Starting with version 4.0, NoPlugin will sanitize all plugin object data before processing it. This is done to prevent possible XSS attacks. I'm not aware of this happening to any user, but better safe than sorry.

The new welcome page on NoPlugin 4.0.
There a few other minor improvements, such as support for RTSP media streams and detection for VLC plugin objects. NoPlugin 4.0 is rolling out now to Chrome users, and is in the review process for Opera and Firefox. Opera s…

Peek 2.2 has been released!

It's been a while since I updated my Peek browser extension - eight months, in fact. Over the past two weeks, I've been working on a new update, and it has just been submitted to the Chrome Web Store and Opera add-ons site.

Most of the improvements in Peek 2.2 are under the hood. The extension heavily relies on the jQuery and Tooltipster JavaScript libraries, both of which have been updated to the latest versions. The design for the previews has been slightly tweaked, as seen below.

The settings and welcome pages have a brand-new design, using the Bootstrap framework. They look much better than the previous pages, but work exactly the same.

Some functionality has been removed in Peek 2.2. Previews for HTTP links are now disabled on HTTPS sites, for security purposes. In addition, support for Flash video file previews has been removed, due to F4Player no longer working. Chrome now blocks Flash embeds by default anyways.

Peek 2.2 is rolling out now on the Chrome Web Store, and i…

NoPlugin 3.1 is now available!

If you're not familiar with it, NoPlugin (previously named QuickChrome) is a browser extension that allows you to play some plugin content on sites, without the need for plugins. If the content cannot be played in-browser, NoPlugin can download the file to your computer for playback with VLC Media Player (or another video/audio player).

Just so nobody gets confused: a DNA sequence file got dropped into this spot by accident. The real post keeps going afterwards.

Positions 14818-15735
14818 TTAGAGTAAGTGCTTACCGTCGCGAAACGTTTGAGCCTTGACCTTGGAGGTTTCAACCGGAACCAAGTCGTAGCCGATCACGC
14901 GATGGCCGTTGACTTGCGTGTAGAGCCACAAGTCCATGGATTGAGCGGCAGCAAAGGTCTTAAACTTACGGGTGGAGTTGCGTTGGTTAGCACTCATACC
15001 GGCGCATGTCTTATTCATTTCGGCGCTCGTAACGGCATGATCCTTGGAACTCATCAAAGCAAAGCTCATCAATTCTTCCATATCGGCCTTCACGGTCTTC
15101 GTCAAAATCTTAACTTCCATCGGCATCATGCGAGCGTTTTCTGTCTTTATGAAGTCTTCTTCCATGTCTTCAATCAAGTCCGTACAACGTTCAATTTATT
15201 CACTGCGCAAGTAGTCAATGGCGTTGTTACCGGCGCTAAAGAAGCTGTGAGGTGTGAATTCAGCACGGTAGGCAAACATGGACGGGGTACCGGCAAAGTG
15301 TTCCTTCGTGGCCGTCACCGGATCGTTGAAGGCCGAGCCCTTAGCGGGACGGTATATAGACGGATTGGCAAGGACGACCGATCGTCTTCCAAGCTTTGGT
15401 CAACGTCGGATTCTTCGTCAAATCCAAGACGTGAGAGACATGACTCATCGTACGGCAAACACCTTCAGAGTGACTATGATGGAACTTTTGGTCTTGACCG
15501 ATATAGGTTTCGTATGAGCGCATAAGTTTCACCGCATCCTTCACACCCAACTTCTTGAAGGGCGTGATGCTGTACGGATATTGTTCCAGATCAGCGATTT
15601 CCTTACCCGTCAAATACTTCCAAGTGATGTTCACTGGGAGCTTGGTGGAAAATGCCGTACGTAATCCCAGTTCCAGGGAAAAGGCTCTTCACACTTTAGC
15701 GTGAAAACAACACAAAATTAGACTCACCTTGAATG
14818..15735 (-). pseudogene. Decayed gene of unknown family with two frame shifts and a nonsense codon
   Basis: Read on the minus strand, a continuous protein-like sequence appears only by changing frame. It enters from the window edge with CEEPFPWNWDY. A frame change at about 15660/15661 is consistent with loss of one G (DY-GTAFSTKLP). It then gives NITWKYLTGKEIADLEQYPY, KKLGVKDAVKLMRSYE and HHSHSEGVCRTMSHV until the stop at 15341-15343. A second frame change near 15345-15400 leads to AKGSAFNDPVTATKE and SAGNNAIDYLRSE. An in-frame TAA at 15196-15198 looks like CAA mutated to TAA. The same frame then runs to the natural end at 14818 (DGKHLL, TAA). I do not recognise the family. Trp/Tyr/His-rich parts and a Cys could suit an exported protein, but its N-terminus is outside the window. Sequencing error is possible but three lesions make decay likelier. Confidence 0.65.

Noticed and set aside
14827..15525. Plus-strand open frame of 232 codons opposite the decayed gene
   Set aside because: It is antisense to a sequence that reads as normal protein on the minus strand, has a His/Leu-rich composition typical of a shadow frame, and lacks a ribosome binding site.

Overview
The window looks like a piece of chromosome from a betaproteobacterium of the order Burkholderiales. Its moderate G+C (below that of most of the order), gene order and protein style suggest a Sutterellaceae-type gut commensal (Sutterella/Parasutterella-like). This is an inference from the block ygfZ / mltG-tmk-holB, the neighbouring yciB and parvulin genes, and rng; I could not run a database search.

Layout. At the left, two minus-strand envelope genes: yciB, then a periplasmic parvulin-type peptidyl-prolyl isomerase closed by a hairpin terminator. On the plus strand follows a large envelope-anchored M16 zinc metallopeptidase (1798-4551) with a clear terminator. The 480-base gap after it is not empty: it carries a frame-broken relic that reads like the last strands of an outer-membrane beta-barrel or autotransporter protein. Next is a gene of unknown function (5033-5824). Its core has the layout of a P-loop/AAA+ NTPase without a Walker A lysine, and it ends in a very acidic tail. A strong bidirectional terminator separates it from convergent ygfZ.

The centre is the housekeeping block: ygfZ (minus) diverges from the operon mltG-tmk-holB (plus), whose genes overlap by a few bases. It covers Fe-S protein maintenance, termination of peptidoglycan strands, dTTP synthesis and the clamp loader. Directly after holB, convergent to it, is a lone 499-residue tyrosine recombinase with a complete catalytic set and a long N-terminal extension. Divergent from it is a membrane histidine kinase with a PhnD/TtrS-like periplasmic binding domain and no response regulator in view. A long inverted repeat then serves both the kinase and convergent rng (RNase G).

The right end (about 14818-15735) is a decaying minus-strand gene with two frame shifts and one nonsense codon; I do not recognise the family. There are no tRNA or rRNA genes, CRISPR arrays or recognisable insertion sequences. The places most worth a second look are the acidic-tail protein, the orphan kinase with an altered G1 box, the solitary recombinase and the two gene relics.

Now I'm excited to release NoPlugin 3.1! This will be going live for Chrome users over the next day or so, and is waiting on approval for people using Opera.

The only major change in this release is how the extension handles plugin objects with audio files. If audio content is detected on the page, it is automatically replaced with an HTML5 player. Previously, the user would be required to click the 'Show content' button before the player would become visible. This was changed because the warning would often overlap other elements on the page (due to the small space the original plugin objects take up).

Left: Chrome with NoPlugin, Right:

Trying out Fedora linux

Like millions (maybe billions) of people, I use Windows as my main operating system. After being a Mac user for years, I tried out Windows on my 2012 Mac Mini - and I was instantly hooked. All of my games ran better, overall performance was snappier, and I had a far greater library of applications and games to choose from.

I now use Windows 10 on my custom-built PC and my Dell Latitude laptop, and I've had relatively few complaints. Unlike many other people on Windows 10, I haven't been stuck in an update, and I haven't received an advertisement in the file manager.

But in the past year or so, I've become increasingly annoyed with how Microsoft is treating Windows users. Windows 10 was the subject of criticism for forcing Windows 7/8.1 users to upgrade, sometimes breaking the system in the process. Privacy is hot topic as well.

I don't really have a desire to go back to macOS, but I did want to give Linux a try. I've been an on-and-off Ubuntu user for years no…